XXIV on Insolvency Judgments – January 2013
in association with Cork Gully
In this edition of our quarterly newsletter we cover the conjoined Supreme Court decisions in New Cap Re-insurance and Rubin v Eurofinance. The former case was decided on the narrow basis that submitting a proof and attending creditors meetings amounted to submission to the jurisdiction of the Court overseeing the liquidation. In the latter case, as predicted in this newsletter last year, the Supreme Court was divided. Teh majority held that the decision of the Court of Appeal had been wrong, and that there was no special rule upon which office holders could rely when seeking the the English Court’s assistance in enforcing overseas judgments, and the general conflict of law principles apply.
As well as this important case, we cover in this edition the interesting and important decision of Wright Hassall v Morris in the Court of Appeal on the personal liability of administrators, which may come as a surprise to many practitioners, as well as the decision of the High Court in Neumans v Andronikou about the (non-) recoverability of fees by a solicitor for a company opposing a winding up petition which was suspended due to the intervening administration of the company. These cases illustrate the value of looking for a solvent third party to underwrite liabilites and debts.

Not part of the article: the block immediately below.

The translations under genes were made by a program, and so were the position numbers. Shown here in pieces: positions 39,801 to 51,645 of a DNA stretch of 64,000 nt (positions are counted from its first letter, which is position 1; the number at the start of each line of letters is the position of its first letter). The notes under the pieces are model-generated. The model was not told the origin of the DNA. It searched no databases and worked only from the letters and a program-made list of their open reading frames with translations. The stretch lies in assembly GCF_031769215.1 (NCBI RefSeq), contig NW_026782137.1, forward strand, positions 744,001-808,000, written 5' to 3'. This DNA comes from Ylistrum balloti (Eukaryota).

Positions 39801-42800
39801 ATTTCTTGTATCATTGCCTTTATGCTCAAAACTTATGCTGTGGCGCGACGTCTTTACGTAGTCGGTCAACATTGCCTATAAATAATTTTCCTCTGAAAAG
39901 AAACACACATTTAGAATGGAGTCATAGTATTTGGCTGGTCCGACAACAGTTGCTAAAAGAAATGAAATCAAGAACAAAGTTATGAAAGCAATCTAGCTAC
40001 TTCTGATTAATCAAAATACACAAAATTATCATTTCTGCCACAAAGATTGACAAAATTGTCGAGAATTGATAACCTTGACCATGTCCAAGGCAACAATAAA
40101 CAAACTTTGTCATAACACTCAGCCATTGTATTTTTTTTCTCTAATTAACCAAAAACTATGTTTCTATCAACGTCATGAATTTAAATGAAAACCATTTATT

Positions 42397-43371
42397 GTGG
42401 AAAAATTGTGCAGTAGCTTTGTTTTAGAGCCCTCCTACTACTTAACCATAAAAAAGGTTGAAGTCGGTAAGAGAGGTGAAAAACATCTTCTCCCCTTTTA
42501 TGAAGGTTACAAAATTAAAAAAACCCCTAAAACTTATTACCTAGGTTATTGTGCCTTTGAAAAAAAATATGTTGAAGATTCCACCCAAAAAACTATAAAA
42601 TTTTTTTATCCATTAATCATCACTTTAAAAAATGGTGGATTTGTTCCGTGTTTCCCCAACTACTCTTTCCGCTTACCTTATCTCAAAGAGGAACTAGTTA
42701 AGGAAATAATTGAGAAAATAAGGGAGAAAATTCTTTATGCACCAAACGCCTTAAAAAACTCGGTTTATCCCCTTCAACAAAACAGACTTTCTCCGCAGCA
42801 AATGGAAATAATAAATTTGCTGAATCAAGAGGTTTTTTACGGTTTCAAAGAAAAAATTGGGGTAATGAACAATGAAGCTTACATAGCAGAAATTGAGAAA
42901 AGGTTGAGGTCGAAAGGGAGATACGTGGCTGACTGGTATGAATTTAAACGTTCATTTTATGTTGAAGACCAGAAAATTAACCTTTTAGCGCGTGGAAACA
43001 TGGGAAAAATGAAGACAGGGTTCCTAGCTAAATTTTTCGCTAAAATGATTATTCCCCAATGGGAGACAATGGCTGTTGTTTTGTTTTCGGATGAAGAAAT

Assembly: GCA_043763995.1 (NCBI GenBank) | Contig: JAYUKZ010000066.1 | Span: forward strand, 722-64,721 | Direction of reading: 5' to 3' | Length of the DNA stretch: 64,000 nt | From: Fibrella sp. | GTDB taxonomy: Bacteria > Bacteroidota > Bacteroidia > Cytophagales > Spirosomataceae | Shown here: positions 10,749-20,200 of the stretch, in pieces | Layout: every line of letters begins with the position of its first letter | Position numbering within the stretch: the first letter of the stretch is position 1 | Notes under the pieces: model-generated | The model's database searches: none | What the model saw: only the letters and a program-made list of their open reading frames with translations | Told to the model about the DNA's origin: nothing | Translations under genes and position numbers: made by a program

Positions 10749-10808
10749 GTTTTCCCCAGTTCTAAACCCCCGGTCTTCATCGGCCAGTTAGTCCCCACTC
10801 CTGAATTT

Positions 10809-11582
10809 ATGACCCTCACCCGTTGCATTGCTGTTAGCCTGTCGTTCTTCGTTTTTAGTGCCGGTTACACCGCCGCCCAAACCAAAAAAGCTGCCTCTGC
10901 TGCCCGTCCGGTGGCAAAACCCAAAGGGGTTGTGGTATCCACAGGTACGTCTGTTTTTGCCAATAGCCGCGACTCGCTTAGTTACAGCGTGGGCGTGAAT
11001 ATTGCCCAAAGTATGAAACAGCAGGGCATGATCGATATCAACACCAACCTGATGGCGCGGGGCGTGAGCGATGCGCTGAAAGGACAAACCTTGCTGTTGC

In Re Colliers International, the High Court resolved a conflict on the authorities about whether the Court could give retrospective authority to commence proceedings against a company in administration, and held that it could.
O’Donnell v The Bank of Ireland is an interesting decision on insolvency forum shopping, and moving COMI. The decision discussed the relevance of ensuring that third parties know when a person’s COMI has moved.
Re Teathers is a case which throws light on the viability of landlords’ claims in liquidation for reinstatement and repair following the surrender of leases by insolvent tenants. The cap in s.18 of the Landlord and Tenant 1927 remains relevant.
Finally in Tallington Lakes v Ancasta the Court of Appeal has reminded us of the risks of trying to shortcut the legal dispute resolution process by presenting a winding up petition on a disputed debt.
We also cover the new Practice Note, effective from 1 January 2013, relating to restoring companies under s.1029 of the Companies Act 2006.